I would like to introduce you all to the wonderful owner of the Etsy shop Sapphire Island, Patty Andrea. She creates amazing minimalistic art inspired by the natural world around her. Lets get this interview started!
SammyPhoto: Walk us through the step-by-step process you use to create your art.
Patty: Most of the items in my Etsy shop are seashells I’ve found on beaches around the world. After the shells are cleaned up, I place them on large platters all over my studio and house, waiting for them to inspire the pattern/design that will work best for each shell. I usually paint part or all of the shells with a few coats of acrylic paint that I mix myself for just the right shade. Over a period of days (and sometimes weeks!) the design begins to reveal itself – I rarely just follow the simple path of plunking crystals and beads into the natural whorls and grooves of the pieces. I prefer a more organic feel to most things which is why I LOVE working with oyster shells that are not often the “darlings” of seashell collectors or artists. I have a collection of antique jewelry that I have carted around with me for many years, to foreign countries, various U.S. states and storage facilities that I deconstruct and incorporate pieces of into some of my pieces. Shells are so wonderful in that nobody really knows where they have been as they drift around in the oceans, sustaining life for various creatures. Add a bit of old jewelry that has been shuffled around for a while from place to place and you have a lovely, mysterious little art piece!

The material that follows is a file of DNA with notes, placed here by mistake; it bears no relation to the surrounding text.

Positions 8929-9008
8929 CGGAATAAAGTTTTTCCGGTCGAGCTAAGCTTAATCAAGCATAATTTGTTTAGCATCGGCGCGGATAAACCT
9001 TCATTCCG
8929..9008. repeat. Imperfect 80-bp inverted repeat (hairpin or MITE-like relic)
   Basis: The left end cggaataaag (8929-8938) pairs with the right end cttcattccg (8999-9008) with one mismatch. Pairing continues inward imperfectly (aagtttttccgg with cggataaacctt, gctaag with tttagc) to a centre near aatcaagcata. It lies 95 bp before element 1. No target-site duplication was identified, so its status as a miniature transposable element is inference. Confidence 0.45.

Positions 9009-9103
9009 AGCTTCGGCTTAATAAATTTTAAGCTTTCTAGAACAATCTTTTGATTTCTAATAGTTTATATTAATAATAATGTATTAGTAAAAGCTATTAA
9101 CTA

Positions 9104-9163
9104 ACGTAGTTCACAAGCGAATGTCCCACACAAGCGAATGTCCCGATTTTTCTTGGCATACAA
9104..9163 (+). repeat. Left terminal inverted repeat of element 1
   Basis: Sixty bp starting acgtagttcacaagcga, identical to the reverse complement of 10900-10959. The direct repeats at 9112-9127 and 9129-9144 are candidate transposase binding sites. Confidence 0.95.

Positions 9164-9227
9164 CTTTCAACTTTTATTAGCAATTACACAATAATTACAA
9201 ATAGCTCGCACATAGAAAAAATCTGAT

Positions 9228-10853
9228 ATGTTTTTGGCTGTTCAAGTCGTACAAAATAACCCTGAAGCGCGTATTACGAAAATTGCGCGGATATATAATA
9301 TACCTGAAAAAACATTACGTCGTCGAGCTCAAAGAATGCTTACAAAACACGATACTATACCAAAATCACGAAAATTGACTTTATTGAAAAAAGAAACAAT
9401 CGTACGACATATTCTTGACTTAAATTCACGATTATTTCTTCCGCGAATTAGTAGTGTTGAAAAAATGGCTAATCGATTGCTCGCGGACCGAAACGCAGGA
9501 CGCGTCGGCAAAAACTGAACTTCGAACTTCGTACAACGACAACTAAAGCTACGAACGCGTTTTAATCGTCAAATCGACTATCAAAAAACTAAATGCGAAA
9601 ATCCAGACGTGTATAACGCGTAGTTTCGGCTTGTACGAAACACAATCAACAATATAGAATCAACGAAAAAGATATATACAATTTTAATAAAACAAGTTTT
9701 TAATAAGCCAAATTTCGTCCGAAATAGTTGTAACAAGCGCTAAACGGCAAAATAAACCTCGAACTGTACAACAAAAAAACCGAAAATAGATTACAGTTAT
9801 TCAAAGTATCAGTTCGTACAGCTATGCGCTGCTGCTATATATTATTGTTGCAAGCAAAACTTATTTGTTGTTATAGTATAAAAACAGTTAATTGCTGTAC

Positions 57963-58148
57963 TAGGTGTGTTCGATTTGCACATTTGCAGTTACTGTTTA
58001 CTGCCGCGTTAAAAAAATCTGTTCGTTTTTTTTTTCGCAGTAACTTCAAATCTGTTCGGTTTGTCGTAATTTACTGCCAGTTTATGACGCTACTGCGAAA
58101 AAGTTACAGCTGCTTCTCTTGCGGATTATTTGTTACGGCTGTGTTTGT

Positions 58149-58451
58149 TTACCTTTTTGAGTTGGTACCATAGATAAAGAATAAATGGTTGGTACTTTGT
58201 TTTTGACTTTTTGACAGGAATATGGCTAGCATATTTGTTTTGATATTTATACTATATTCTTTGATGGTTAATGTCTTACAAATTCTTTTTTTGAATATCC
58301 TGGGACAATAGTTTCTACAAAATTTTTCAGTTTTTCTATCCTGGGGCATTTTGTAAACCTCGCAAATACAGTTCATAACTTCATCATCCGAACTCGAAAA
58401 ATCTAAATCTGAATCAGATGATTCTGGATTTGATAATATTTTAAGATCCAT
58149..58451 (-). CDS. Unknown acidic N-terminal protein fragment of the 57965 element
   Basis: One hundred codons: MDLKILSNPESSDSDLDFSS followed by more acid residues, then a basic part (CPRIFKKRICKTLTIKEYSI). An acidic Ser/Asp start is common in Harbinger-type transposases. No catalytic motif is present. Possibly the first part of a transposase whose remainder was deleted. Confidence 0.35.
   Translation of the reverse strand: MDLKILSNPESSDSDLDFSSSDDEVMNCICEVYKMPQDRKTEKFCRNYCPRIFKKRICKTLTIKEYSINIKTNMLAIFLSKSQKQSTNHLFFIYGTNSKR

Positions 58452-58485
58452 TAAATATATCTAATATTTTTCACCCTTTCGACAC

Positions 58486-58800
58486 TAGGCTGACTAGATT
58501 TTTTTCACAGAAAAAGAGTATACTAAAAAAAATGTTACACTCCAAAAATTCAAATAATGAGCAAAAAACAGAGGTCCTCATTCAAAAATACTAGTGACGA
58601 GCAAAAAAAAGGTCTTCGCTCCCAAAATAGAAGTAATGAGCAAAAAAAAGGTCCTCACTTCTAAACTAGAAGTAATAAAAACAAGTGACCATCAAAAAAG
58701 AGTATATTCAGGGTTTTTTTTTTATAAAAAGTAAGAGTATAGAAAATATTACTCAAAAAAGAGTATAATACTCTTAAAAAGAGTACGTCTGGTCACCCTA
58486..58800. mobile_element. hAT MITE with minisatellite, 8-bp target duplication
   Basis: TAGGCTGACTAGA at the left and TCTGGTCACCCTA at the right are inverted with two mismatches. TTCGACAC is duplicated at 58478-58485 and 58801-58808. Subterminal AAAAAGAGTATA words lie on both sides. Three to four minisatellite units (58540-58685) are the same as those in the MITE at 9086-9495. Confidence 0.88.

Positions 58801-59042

SammyPhoto: What are you favorite and least favorite parts of selling on Etsy?
Patty: Most artists have a tough time of getting their work visible . . . I love that Etsy has made it possible to get my pieces out there for so many to see. I think there are a lot of people who would prefer to buy unique, one of a kind items, so this makes it easier for both the artist and the buyer.
My least favorite part of Etsy would be photographing the items! I don’t mind writing the descriptions (most of my stuff has a story) but taking those pictures and making them really SHOW the piece in the best possible way, well, that has been a challenge for me. I will say, though, that you can find everything on the internet, so I have been learning photography and my photos are a lot better now than they were a few months ago when I first started!
SammyPhoto: Could you give us some helpful tips?
Patty: 3 Tips for Artists:
1. Do what speaks to you . . . I have tried to do things that I think people will buy, but they always turn out mediocre because I don’t really have any passion for it. Monetary motivation doesn’t usually work for art – if you can’t “feel” it, you probably can’t do it!
2. You will get frustrated with bringing your ideas to fruition. But keep at it, and somehow, in a dream, sitting on a beach or reading a book, something will click and you will figure out how to achieve your vision.